|Table 1: Number of staff working in childcare providers
|Number of paid and unpaid staff
|n/a = Data were not collected from these providers during these years.
1. An individual may work for more than one provider.
2. Base: Childcare providers 2007, 2006, 2005, 2003, 2001. Staff in early years provision in maintained schools are not included.
Beverley Hughes: Funding is provided to local authorities to improve the quality of practice and the capability of the workforce in early years settings within the Outcomes, Quality and Inclusion strand of the Sure Start, Early Years and Childcare Grant. This funding may be used to support the continuous professional development of staff, helping more of them to build up to Level 3.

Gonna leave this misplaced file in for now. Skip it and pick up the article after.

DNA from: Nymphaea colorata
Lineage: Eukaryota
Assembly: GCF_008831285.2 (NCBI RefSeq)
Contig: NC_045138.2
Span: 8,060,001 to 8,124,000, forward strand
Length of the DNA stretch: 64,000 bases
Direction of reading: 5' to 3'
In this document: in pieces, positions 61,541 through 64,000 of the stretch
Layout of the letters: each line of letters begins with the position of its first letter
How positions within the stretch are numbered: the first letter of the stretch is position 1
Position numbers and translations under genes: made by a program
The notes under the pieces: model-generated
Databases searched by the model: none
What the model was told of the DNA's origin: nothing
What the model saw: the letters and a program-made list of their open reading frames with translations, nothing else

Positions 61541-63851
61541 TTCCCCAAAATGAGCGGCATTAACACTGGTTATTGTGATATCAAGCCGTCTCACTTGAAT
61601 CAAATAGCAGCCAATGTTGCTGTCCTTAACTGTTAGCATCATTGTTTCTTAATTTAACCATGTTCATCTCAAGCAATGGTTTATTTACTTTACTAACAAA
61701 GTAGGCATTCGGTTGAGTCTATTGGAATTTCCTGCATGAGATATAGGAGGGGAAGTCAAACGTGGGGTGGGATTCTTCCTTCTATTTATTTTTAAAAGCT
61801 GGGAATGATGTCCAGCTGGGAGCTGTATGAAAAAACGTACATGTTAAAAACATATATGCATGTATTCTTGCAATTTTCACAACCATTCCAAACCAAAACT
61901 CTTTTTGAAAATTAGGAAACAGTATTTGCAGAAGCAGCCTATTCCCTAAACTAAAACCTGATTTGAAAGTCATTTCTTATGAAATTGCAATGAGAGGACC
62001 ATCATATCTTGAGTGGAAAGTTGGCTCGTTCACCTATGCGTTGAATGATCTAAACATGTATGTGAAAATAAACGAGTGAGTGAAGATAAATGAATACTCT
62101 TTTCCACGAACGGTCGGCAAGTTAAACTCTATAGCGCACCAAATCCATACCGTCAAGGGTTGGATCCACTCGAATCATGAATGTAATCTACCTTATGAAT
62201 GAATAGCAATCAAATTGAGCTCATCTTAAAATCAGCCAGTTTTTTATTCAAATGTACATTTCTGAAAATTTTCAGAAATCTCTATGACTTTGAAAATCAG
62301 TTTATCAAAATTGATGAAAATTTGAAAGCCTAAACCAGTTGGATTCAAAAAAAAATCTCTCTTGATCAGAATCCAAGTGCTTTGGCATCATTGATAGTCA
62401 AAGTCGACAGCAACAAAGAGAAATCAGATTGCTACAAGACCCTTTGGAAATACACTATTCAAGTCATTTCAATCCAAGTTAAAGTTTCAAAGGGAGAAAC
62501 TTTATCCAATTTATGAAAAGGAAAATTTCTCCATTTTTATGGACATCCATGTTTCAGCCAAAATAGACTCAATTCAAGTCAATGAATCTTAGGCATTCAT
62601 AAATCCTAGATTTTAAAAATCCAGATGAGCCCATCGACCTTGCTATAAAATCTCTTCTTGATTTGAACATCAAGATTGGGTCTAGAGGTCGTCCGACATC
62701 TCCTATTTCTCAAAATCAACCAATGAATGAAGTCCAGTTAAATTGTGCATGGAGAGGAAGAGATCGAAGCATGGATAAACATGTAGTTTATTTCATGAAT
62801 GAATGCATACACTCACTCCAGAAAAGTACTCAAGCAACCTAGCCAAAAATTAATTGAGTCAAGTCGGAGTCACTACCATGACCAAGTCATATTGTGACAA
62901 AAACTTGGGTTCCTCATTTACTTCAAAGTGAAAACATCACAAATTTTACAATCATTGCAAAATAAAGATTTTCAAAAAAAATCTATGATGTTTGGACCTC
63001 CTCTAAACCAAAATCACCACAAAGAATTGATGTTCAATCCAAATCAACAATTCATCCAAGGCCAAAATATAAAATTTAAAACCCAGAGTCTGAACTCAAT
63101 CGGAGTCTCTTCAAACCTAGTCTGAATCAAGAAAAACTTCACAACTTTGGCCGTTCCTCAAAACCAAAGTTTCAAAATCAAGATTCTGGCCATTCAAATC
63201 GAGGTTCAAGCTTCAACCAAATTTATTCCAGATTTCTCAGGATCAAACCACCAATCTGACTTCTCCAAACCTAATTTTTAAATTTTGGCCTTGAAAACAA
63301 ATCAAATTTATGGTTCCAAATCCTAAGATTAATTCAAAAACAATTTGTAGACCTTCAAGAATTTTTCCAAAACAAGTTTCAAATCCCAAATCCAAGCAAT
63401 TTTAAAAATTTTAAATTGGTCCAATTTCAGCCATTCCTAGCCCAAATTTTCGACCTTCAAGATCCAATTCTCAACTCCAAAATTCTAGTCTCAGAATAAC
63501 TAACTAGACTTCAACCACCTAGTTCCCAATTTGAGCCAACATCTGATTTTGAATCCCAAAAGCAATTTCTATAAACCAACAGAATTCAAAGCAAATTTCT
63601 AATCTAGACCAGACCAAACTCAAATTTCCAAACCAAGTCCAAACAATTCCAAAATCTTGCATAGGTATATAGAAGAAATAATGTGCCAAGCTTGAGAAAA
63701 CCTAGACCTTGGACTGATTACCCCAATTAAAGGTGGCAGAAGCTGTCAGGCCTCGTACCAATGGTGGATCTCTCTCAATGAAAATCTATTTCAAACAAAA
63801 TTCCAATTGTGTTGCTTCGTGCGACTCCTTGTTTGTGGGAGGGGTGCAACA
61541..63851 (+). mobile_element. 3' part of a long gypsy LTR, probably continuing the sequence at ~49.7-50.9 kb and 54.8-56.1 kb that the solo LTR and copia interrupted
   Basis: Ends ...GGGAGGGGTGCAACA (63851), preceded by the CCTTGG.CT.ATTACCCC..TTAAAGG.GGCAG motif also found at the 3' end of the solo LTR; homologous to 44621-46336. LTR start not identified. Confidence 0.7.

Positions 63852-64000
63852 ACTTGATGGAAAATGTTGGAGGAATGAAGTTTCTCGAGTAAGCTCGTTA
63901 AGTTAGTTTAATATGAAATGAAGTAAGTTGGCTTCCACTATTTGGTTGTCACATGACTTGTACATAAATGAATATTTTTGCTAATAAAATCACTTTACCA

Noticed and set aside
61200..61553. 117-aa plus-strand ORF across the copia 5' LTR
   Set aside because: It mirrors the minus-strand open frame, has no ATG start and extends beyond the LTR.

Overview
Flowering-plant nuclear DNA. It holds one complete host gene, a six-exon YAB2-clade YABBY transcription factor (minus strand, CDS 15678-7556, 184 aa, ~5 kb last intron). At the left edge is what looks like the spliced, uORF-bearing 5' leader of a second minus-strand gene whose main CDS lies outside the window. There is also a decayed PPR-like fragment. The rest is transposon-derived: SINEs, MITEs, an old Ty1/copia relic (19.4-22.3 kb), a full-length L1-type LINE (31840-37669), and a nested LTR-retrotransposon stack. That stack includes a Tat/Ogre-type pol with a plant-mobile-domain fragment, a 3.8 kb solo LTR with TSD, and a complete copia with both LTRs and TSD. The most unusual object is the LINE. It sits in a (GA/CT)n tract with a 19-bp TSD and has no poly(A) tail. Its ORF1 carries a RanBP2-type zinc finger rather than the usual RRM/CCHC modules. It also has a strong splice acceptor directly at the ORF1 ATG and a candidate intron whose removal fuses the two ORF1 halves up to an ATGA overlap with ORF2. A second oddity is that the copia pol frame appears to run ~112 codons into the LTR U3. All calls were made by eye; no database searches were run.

For the CSR period April 2008 to March 2011 this funding for outcomes, quality and inclusion totalled £438 million. This funding is not exclusively for staff training but, as its name suggests, is to raise quality in general. As funding in main revenue is not ring-fenced, the authority is free to decide how much to spend on each area supported by the grant, in line with local priorities.
Sarah McCarthy-Fry: My right hon. Friend, the Secretary of State for Children, Schools and Families, appointed Sir Jim Rose to undertake an independent review of the primary curriculum. The review is looking at amending primary curriculum programmes of study with a view to reducing the level of prescription, where possible, in order to make the primary curriculum more manageable for schools.
Mr. Leech: To ask the Secretary of State for Children, Schools and Families what guidance his Department issues to schools on administering of insulin to pupils with diabetes during school hours; what steps it takes to ensure that the guidance is adhered to; and if he will make a statement.